- Use classroom and hallway walls as places to reflect the people who make up the school community. Begin with your classroom, see what’s on the walls, on the shelves, everywhere, and ask, “How much of this space reflects the students?” This activity will help you think this through. And this activity will help you reflect on the messages you are sending your students via the posters on your walls. Are students feeling welcomed and appreciated? Or are they feeling “contained” or “managed?”
- Find ways for community members to tell their stories. Profile pages enable students – and teachers! – to share important aspects of their identity, while building skills in writing, reading, and speaking. Schools can also seek out opportunities for sharing cultural heritage and background. From school wide recipe collections to oral history libraries to potlucks and international nights these opportunities build both connection and pride.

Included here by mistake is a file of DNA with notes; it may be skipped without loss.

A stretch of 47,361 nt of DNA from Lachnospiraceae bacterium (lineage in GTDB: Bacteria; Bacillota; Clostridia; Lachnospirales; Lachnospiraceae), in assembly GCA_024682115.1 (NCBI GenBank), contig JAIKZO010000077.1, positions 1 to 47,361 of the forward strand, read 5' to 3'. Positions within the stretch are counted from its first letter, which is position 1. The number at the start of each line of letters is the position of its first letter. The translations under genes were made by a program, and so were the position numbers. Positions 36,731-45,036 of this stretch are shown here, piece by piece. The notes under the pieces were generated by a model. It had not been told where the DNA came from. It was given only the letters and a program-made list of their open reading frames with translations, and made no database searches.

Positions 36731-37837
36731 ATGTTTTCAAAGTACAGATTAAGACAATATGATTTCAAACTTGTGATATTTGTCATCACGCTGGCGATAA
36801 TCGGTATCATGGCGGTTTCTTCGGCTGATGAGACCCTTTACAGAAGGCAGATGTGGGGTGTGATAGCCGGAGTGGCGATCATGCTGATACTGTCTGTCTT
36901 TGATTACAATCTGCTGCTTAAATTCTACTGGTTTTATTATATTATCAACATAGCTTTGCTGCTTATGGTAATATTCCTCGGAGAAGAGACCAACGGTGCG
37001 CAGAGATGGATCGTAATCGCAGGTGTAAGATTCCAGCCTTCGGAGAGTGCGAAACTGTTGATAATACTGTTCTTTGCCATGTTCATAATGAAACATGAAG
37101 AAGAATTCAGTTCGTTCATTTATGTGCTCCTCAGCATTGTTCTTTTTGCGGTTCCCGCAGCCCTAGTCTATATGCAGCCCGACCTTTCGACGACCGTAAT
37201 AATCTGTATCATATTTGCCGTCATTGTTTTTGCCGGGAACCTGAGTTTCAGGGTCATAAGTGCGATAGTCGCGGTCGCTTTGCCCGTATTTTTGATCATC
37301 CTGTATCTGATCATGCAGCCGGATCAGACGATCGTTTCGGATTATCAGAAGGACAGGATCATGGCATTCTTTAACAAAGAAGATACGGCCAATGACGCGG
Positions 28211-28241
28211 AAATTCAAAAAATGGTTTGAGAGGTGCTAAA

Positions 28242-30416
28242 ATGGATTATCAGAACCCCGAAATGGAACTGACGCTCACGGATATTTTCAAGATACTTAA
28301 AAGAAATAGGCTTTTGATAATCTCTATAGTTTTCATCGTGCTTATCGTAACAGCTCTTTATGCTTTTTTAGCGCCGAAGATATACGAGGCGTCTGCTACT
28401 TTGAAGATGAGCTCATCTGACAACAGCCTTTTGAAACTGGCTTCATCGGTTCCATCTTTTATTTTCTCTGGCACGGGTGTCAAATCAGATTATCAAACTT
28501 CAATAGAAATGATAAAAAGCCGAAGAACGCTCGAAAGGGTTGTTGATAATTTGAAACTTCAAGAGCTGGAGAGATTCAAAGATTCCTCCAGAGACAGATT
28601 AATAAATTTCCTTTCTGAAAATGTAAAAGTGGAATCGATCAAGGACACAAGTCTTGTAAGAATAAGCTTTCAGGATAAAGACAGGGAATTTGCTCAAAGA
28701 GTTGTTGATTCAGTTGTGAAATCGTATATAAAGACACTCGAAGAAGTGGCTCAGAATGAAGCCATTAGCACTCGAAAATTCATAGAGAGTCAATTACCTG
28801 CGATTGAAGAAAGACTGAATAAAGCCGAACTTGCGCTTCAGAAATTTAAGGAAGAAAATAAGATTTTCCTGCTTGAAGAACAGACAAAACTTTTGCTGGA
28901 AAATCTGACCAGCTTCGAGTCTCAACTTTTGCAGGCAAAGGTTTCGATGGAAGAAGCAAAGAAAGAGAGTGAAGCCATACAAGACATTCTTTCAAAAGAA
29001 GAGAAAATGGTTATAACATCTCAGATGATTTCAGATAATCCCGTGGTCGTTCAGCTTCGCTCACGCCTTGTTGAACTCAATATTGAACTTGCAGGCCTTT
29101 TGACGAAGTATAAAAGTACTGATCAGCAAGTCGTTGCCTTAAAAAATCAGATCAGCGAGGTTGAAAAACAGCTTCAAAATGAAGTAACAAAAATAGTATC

- Make art together. Create a mural – on a permanent space like a hallway or stairwell wall, or on a long piece of butcher paper. The mural can be as simple as a handprint or thumbprint from each member of the school community. Or it can be more involved, connecting to the curriculum by speaking to the values of the school, its history, or notable qualities of the community in which it sits.
Walls that talk reinforce a shared vision.